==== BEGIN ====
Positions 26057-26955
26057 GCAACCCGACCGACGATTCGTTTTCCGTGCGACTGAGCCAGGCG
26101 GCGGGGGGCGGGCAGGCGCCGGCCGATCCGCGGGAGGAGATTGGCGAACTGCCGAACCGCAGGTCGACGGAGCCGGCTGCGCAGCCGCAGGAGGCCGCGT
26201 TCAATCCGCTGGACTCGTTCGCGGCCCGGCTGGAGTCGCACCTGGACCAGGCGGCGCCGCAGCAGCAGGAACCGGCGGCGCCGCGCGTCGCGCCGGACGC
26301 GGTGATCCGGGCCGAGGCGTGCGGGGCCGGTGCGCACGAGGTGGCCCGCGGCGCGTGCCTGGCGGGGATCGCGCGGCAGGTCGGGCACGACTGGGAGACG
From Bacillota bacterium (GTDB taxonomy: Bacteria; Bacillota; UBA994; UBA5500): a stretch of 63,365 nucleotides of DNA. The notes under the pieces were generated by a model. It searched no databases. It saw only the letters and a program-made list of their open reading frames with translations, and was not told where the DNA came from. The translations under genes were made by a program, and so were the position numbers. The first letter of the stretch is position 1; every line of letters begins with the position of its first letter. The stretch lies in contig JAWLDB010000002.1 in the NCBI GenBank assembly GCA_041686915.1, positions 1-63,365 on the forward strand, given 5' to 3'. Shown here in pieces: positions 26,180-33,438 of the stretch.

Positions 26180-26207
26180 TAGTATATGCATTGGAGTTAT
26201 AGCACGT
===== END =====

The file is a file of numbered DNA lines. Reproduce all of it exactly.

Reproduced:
Positions 26057-26955
26057 GCAACCCGACCGACGATTCGTTTTCCGTGCGACTGAGCCAGGCG
26101 GCGGGGGGCGGGCAGGCGCCGGCCGATCCGCGGGAGGAGATTGGCGAACTGCCGAACCGCAGGTCGACGGAGCCGGCTGCGCAGCCGCAGGAGGCCGCGT
26201 TCAATCCGCTGGACTCGTTCGCGGCCCGGCTGGAGTCGCACCTGGACCAGGCGGCGCCGCAGCAGCAGGAACCGGCGGCGCCGCGCGTCGCGCCGGACGC
26301 GGTGATCCGGGCCGAGGCGTGCGGGGCCGGTGCGCACGAGGTGGCCCGCGGCGCGTGCCTGGCGGGGATCGCGCGGCAGGTCGGGCACGACTGGGAGACG
From Bacillota bacterium (GTDB taxonomy: Bacteria; Bacillota; UBA994; UBA5500): a stretch of 63,365 nucleotides of DNA. The notes under the pieces were generated by a model. It searched no databases. It saw only the letters and a program-made list of their open reading frames with translations, and was not told where the DNA came from. The translations under genes were made by a program, and so were the position numbers. The first letter of the stretch is position 1; every line of letters begins with the position of its first letter. The stretch lies in contig JAWLDB010000002.1 in the NCBI GenBank assembly GCA_041686915.1, positions 1-63,365 on the forward strand, given 5' to 3'. Shown here in pieces: positions 26,180-33,438 of the stretch.

Positions 26180-26207
26180 TAGTATATGCATTGGAGTTAT
26201 AGCACGT